4. Eastern U-Bahn maps, meanwhile, fiddled geography to make it look like West Berlin didn't exist.

As with the geographical map above, East Berlin's U-Bahn map used a clever trick to miss out West Berlin altogether: it superimposed a map of the East German suburb of Potsdam, which lies further west, on top of West Berlin, and makes its lines part of a radial network with its centre at Alexanderplatz. 

Image: Frank Jacobs’ Strange Maps.


5. After reunification, the Berlin Senate set up a commisison to change East Berlin's Soviet place names. 

Around 80 streets were renamed in total. Leninallee became Landsberger Allee (wonder why they felt they should change that?). Otto Grotewohl Strasse, named after the East German prime minister, reverted back to Wilhelm Strasse, its original name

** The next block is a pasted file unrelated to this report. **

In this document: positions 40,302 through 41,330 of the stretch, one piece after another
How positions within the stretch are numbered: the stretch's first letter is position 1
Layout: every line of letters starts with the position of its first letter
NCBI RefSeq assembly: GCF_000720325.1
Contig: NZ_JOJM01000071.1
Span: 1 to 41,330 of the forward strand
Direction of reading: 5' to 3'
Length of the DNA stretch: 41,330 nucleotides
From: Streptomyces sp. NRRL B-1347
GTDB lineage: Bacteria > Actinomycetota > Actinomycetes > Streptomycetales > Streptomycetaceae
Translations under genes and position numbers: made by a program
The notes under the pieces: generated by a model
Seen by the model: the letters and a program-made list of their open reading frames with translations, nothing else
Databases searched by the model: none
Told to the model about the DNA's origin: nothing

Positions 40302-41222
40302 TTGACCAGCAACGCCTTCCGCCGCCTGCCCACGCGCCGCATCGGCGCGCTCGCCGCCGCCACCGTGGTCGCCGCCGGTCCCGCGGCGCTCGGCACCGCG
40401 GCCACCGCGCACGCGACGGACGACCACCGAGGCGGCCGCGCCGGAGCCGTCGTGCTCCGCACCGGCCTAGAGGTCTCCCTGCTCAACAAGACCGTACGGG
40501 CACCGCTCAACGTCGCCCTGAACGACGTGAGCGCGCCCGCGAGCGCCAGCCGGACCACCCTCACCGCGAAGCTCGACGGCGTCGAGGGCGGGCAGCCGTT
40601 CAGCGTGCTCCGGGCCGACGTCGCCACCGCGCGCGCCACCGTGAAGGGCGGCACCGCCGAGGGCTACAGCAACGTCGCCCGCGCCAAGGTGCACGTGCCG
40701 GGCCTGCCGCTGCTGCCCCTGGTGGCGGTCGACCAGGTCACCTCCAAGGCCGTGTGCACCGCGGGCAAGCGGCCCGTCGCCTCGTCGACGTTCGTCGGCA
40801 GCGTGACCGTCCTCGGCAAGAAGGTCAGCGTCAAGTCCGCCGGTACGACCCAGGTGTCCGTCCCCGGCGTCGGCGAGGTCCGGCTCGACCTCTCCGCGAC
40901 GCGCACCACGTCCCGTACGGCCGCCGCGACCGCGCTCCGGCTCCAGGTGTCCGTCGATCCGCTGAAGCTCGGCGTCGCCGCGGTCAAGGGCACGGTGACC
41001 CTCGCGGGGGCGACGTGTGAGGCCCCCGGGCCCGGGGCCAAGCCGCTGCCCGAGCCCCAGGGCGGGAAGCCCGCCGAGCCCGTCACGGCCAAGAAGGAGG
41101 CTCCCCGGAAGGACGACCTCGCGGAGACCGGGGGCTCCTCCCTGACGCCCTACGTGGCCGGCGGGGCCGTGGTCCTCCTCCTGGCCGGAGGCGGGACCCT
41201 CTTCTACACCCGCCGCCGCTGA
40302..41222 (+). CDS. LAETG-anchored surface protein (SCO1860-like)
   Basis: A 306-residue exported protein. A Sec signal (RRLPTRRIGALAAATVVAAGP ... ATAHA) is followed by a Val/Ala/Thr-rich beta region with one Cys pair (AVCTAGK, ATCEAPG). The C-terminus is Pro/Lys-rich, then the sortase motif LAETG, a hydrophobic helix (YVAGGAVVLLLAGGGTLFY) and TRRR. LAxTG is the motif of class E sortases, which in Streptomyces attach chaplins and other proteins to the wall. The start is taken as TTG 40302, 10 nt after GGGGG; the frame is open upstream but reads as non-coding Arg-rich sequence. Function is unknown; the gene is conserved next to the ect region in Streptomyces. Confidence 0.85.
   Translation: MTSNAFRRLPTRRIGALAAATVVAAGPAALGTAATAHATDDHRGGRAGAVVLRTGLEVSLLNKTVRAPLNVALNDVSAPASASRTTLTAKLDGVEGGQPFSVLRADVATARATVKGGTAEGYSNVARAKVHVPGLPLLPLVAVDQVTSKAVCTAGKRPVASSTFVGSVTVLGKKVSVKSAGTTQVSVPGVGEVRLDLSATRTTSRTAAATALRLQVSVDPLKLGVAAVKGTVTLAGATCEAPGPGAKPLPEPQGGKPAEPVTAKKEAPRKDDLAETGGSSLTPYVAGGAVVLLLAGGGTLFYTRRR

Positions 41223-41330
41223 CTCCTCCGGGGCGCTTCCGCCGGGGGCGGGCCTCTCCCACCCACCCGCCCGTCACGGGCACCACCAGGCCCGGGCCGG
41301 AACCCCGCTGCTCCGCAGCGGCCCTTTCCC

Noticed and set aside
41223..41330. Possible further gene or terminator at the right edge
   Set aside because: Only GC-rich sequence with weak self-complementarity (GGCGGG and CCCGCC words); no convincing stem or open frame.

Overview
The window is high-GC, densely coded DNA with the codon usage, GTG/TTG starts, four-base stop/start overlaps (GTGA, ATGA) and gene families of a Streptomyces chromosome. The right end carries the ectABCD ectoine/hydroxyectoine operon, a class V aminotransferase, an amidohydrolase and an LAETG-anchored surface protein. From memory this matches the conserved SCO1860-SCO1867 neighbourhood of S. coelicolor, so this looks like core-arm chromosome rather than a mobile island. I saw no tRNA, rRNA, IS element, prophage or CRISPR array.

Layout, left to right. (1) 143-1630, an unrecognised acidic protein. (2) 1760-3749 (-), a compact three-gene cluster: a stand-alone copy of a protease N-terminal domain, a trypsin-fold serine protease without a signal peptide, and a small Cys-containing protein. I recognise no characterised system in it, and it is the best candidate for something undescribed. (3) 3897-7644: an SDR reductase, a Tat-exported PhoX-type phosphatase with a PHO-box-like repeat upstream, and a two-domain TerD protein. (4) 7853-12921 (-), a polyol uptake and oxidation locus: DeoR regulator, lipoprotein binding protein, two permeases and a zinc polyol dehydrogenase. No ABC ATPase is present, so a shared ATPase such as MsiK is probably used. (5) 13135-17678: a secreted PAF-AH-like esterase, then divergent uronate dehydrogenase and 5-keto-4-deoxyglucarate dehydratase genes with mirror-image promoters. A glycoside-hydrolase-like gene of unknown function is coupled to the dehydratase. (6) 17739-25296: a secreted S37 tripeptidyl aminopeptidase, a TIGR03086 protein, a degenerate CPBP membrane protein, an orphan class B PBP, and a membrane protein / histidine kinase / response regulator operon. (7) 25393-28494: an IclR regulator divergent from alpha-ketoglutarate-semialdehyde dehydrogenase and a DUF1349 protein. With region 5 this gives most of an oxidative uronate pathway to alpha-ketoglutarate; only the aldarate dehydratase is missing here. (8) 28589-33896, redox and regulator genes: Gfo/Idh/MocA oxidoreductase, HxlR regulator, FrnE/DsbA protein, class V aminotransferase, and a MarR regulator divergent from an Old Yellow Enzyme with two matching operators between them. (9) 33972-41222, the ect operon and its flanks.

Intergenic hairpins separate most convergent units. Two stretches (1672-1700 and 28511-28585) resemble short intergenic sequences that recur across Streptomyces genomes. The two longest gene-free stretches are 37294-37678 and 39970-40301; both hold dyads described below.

You can read Schuler's full article here

 
 
 
 

Cycling on London’s Euston Road is still a terrifying experience

Cyclists on the Euston Road. Image: Jonn Elledge.

The New Road, which skirted the northern boundaries of London’s built up area, first opened in the 1750s. Originally, it was intended to link up outlying villages and provide a route to drive sheep and cows to the meat market at Smithfield without having to pass through the congested city centre. 

As with bypasses and ring roads the world over, however, it increasingly became congested in its own right. Today, you won’t often find livestock on the route, which is now Marylebone, Euston and City roads. But you will find up to six lanes of often stationary buses, cabs, and private vehicles. In a city whose centre is largely free of multi-lane highways, London’s northern ring road has long been the sort of abomination that you avoid at all costs.